selectedwithlogic and by objective plan-ning,there is still apitfallthat could beavoided bv a navv which is nottied inex-tricablv to tradition in theDrocurementprocess.t has been a strarigebut con-mon practice in the pasttogive prece-dence to vehicles over aimament.Near-ly always(withthe exception ofstrategics].stems ike Polaris) the ffust considera-tionhasbeen speed linked with endur-ance, and propulsion has been devisedfor that.N€rd, the hull has been designedto accommodatemachineryand fuel in ashape more or lesssuitedto thespeedand diving depth,with space for thecrew.Andfinally, almost as an aJter-thoughtsometimes,weapons havebeencho-senofitthe farf accompfi at the sharpenq.Naval architects andplanningstaffswould probablysay that the customaryapproach hasbeen unavoidable. But,nevertheless, the back-to-frontphilosophy has imposedswerephysicalPage 8 Canadian elence uarterlyCanadds Submarine RequirementsIt is not for anoutsidet albeit a staunchsupporter and admireroftheCanadianArmedForces, to enquire why Canadawantsto uDdate her submarine service.It isenough to know that it needs updat-ing to continue inbusinest and it mustbe assumedthatitsobjective is crystaldear althoughthat is not immediately ap-Darentfroma distance. The wordsovereigntycrops up time and again n ar-ticles and speeches by distinguishedpatriottbut strategyseldomfeatures inpublic protestations.However, it looks as though Canada'stwo basicconcerns are accepted.Theywerequotedbv Rear-Mmiral Drvis in hiscompiehensive article"LeMieux estl'Enaemi du Bien" iniheAutum 1988 s-sue ofCanadian DefenceQuarterly..plotectionof Canada'ssovereigntyandseculity, currently with aspecial empha-sis on the Arctic: and,.contributing(ofnecessity) to thedefenceof our North Americanneighbours.It appears,therefore, that ASW is theoceans where submarines should beequally effective,a pretty good case canbe made for modernisation andexPemsron.Suweillancerrightberelated notonlyto Dotential enemv submarines but tofrieirdly SSNs as w6U, partly to rcmark onany infiirgement of national waters andpartly to persuade a powerful neighbourtoshareintheintelligence hopefullygairedduring under-iceoperations,It mavbe cheaper to morutor a seaareacontinuously with static devices-someform of SOSUS-than it is with subma-rines: that isanoption which deserves obe looked at very carefully, not least be-causeit is dilficult forsubmarines on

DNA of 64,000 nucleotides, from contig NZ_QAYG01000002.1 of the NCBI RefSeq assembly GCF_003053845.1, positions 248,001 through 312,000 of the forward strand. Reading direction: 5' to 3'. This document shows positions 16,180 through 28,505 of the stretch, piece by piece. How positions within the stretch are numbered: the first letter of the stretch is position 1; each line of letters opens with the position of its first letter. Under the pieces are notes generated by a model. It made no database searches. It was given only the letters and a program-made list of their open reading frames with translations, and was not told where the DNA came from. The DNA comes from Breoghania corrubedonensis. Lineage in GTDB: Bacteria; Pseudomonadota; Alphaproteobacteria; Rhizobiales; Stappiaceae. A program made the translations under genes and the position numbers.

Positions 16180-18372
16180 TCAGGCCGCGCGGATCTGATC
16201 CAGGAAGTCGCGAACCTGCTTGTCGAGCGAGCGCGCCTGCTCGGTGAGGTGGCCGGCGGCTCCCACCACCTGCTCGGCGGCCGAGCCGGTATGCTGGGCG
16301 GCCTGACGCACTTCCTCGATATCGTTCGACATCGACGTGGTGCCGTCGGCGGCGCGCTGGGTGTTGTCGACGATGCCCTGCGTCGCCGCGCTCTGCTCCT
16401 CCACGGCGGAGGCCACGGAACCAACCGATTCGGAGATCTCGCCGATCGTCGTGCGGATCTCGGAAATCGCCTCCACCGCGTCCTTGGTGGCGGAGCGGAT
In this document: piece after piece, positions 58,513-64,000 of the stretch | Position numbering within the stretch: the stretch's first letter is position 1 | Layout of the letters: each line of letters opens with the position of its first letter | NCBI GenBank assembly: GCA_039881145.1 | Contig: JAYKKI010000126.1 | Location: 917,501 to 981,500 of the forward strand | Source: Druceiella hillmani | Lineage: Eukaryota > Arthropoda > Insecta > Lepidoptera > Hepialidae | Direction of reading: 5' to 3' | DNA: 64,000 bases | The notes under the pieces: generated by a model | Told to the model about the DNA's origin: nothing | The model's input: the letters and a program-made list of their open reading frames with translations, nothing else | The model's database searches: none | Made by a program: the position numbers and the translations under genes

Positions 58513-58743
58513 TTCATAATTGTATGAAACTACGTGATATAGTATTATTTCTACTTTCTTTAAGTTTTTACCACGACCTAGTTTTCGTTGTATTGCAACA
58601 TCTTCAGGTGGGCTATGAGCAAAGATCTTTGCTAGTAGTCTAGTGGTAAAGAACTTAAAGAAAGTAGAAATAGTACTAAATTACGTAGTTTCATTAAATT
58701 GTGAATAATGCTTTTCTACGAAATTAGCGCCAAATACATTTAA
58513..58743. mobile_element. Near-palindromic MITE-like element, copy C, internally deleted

Starting o assemble toroidalhull.